Sammie’s Friends celebrates 10-year anniversary of operating animal shelter |

Sammie’s Friends celebrates 10-year anniversary of operating animal shelter

Victoria Penate
Special to The Union
Joining to celebrate 10 years of collaborating to run the shelter, from left, animal control officers Rachel Frantz and Stefanie Geckler, shelter director Lizette Taylor, co-founders Cheryl Wicks and Curt Romander, and Sheriff Shannan Moon.
Submitted to The Union

It all started when Cheryl Wicks began walking dogs at the animal shelter for two hours a week.

“One thing led to another, and now it’s huge,” said Wicks, co-founder of Sammie’s Friends.

Sammie’s Friends has a contract with the Nevada County Sheriff’s Department to run the Nevada County Animal Shelter, and celebrated 10 years of doing so Tuesday.

“Over the years, when I think about all the people who have donated money or time, fostered animals, and volunteered in other ways, it’s very encouraging,” said Wicks.

According to Wicks, Nevada County had a 68% rate of euthanasia for stray animals when she and her partner, Curt Romander, founded the organization. The rate is now less than 1%.

Sammie, the inspiration for the nonprofit’s name, was a Shar-Pei Wicks adopted as a 7-week-old puppy who lived to be 16 years old. Never having had a pet until adulthood, Wicks doesn’t consider herself to have had much of an “animal background” until Sammie, whom she calls “an amazing dog that will now have an amazing legacy.”

Wicks expressed that she would have enjoyed connecting with the community for a celebration of this milestone for Sammie’s Friends.

“We had a fundraiser celebration planned for April which we had to cancel, and assuming that things improve, we plan to have it next April,” she said, adding that this would make perfect timing to celebrate both this 10-year mark for operating the shelter and 20 years of Sammie’s Friends.

The local nonprofit has saved about 30,000 animals since 2001.


As for the organization’s goals in the near future, in light of some restriction as to how much in-person outreach can be done through events, its leadership is turning attention to internal projects.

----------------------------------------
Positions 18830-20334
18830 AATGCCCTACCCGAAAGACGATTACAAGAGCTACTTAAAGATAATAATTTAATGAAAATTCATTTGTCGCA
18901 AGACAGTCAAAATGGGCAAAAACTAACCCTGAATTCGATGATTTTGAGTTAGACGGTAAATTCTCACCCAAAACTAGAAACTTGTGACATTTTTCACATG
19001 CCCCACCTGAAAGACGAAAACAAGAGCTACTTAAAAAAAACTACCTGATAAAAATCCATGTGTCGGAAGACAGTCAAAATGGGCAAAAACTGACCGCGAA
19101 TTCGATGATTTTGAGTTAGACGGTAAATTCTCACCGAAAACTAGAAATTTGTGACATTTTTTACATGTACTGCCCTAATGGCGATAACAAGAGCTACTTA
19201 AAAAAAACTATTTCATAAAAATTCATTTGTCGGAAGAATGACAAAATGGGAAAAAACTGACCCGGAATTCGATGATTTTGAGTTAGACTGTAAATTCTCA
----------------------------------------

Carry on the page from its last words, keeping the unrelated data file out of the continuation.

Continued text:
“The shelter itself is pretty old, and we’re looking to make it prettier and a bit more inviting,” said Wicks. “We try to figure out every possible way of making their lives happier while they’re in the shelter.”

Shelter director Lizette Taylor, who has worked with the organization since 2012, echoed this, saying, “While we’re waiting through this time, we’re trying to focus on how we can do more training, improve our systems, and polish the facility a bit more.”

Reflecting on this milestone, Taylor said, “It’s funny because 10 years is a long time, but when you’re doing this work, it goes so fast — it feels like we just got started.”

Taylor shared that one of the most impactful pieces of Sammie’s Friends’ work is the behavioral differences in animals after guidance and attention from dedicated staff.

“The staff drive so much into these animals on a daily basis to love them and help them back into a place where they can be adopted,” she said. “It feels amazing all the things we’ve been able to do in these 10 years, and all the animals that have been adopted, rescued, and worked with.”

Taylor said the community has continuously shown support for Sammie’s Friends throughout the years, but in especially high numbers throughout the last several months.

“Without the public and the county, we wouldn’t be here for 10 years,” said Taylor. “We’re very grateful for the outpouring of support we see on a daily basis. We really appreciate the support of fosters, volunteers, and people who just throw love at us whenever they can.”

Victoria Penate is a freelance writer for The Union.

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